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What’s Scarier, The Zombies or The Survivors?

A good friend of mine and I debated the breakdown of society motif used in Alex Garland’s brilliantly written running zombie film, 28 Days Later (2002) My problem with the film had nothing to do with people turning into zombies, but more how the survivors became so amoral in such a short period of time, in this case, 28 days. I felt, despite the natural desire to survive, and the dire choices one needed to make in the face of madness, I found it implausible people would go from normal, to willing to gang rape a twelve-year-old, in such a short period. My friend disagreed. “That’s exactly what would happen, “ he said, “Ever seen what happens around here when there’s a snowstorm? People lose their minds, and that’s not even 28 hours.” My friend resides in Washington D.C.

I thought about his point. I’ve personally witnessed people; in line for coffee, at the bank, at school functions, suddenly erupt in anger from zero to ten for seemingly small, or even perceived, infractions. One only needs to scroll through social media to see endless examples of raging strangers caught on mobile phones for internet eternity. Now imagine adding apocalypse to the mix.

William Golding’s brilliant novel Lord of the Flies, besides having spawned two worthy film adaptations, in 1963 and1990, is normally considered the quintessential example of the breakdown of society motif and has spawned countless imitators. The imitators span nearly every genre from, Horror, Sci-Fi, traditional Dramas, and even Westerns. Part of what makes movie going a fun experience, is putting oneself in the place of the hero. Would you have thought or that? Would you have made that same mistake?

But my question is this: Regardless of what type of Armageddon that has brought you to this place, at what point do you join the apocalyptic motorcycle gang and give away all your morals?

Lets take a look at some examples:

 

Dawn of the Dead (1978/2004)

Both these films do an amazing job with the breakdown of society motif.

Putting the zombie part aside, in the original 1978 version, we are given a brief glimpse of the beginning of how it all falls apart as seen through the eyes of two Philadelphia SWAT officers. In the thrillingly gruesome opening, we see the initial outbreak occur inside a housing project. Realizing all hope is lost, the two officers, along with a female local news reporter, and her boyfriend helicopter pilot, steal away to the hole up inside a shopping mall outside Pittsburgh.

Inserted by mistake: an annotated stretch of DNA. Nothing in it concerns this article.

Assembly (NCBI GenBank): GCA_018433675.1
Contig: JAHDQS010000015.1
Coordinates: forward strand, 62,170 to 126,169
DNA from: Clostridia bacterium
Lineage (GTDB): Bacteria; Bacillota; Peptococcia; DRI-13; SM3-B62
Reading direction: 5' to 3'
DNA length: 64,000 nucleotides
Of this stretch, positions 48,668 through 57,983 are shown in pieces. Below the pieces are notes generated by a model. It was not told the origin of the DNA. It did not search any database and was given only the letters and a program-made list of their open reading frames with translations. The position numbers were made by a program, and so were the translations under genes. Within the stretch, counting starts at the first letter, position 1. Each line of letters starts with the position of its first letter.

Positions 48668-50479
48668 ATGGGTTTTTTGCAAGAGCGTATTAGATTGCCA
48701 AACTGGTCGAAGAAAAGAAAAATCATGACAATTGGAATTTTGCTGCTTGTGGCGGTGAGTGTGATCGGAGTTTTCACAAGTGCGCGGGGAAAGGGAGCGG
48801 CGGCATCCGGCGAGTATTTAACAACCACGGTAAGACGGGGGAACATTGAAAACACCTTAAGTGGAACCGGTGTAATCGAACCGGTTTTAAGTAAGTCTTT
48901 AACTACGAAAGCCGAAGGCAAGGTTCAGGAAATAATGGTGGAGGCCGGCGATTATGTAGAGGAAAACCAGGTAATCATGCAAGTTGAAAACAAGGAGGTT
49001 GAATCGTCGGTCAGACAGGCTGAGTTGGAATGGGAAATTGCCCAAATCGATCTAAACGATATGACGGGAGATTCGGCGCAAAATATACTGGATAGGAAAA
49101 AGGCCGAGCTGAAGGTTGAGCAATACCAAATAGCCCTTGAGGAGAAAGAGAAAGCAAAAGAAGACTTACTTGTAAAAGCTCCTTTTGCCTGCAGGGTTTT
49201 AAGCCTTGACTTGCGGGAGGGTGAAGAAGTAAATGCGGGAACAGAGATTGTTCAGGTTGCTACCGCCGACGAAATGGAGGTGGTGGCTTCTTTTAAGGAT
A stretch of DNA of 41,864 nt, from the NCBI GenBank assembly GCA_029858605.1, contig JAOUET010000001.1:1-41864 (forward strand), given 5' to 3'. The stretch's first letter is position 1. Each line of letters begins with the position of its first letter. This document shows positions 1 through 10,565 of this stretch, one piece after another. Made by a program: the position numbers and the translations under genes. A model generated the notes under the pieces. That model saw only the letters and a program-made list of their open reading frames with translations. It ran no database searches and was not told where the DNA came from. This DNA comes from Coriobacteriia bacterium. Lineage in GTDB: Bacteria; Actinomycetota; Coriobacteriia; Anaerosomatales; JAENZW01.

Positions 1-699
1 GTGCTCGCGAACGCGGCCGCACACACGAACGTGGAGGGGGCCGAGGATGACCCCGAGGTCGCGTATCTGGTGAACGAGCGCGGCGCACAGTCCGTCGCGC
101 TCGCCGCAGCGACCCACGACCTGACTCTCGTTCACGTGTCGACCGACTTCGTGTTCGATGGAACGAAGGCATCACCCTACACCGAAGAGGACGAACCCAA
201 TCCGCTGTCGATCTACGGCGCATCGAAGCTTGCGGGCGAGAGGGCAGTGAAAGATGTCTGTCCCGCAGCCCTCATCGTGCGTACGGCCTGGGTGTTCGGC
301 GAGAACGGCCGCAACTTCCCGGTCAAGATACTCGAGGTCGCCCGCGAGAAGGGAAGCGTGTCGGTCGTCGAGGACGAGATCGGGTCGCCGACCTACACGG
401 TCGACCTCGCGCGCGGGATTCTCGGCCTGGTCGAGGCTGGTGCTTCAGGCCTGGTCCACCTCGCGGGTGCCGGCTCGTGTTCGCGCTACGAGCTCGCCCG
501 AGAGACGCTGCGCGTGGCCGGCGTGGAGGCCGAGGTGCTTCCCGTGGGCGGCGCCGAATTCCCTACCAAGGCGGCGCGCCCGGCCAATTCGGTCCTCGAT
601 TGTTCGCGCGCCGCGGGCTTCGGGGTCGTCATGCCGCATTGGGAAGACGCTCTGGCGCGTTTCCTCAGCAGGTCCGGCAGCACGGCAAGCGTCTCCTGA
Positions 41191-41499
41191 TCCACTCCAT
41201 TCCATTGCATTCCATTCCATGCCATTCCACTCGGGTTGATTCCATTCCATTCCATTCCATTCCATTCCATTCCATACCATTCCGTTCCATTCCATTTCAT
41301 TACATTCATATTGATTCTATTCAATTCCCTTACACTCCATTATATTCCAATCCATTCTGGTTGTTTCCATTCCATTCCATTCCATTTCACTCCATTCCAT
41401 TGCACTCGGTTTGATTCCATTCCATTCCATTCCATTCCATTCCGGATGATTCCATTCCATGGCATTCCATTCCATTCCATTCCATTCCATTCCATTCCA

After making the mall zombie free, the fearless four create a temporary utopia inside. That is, until the bikers show up, and mess it all up. Watching the bikers break into the Monroeville Mall is a bigger comment about societal collapse than the zombies are. A biker gang always seems to climb very fast to the top of the food chain in a world gone wild. The bikers gleefully revel in the mutilation of the undead, vandalize storefronts, and even get into a food fight with cream pies. They ultimately lose of course. After all, the movie isn’t called Dawn of the Bikers, but it does comment on how bad people flourish in a society with no rules.

Dawn of the Dead’s tagline (1978): When there’s no more room in hell, the dead will walk the earth.

In Zack Snyder’s 2004 reimagining, while keeping the key elements from the original, most notably the shopping mall, we are given a different, and larger, group of characters on which to judge societal breakdown.

There’s still a cop, played by the wonderful Ving Rhames, but most of the rest of the group are made up from everyday people. There’s a nurse, a truck driver, a gang-banger, his extremely pregnant Russian wife, and a kindly Best Buy TV salesman, to name a few. The notion being, these people have been brought together completely by random circumstance. Had any of them had the time to think, or plan, they might have had more powerful positions in the food chain.

Since the movie didn’t rely on stars (at the time) the viewer could truly pick who to identify with. Does the viewer identify with the young lovers brought together by the horrors of the zombie apocalypse? Do they identify with the smart resourceful nurse, played by the amazing Sarah Polley? Or, do they identify with the smarmy boat owner, played with devilish charm by a pre-Modern Family, Ty Burrell. Snyder gives the viewer a choice, this time without any bikers.

The breakdown of society comes from the hierarchy of the group itself, starting with the self-important shopping mall guards, led by the always amazing Michael Kelly. The hapless mall cops are caught between the notion of continuing to do their silly job, and slowly realizing their worth has diminished even further in the apocalypse than in normal life. Further societal breakdowns continue as the group wrestles with the moral dilemma of trying to save the guy at the gun store (yes, there’s a gun store, it’s a fun movie) located across the mall parking lot lined with an ocean of zombies. When faced with the reality their mall utopia will invariably collapse, they have to enact an impossible escape.

Dawn of the Dead’s tagline (2004): When the undead rise, civilization will fall. Both versions of Dawn move fast and it’s fair to say both films take place in less than 28 days.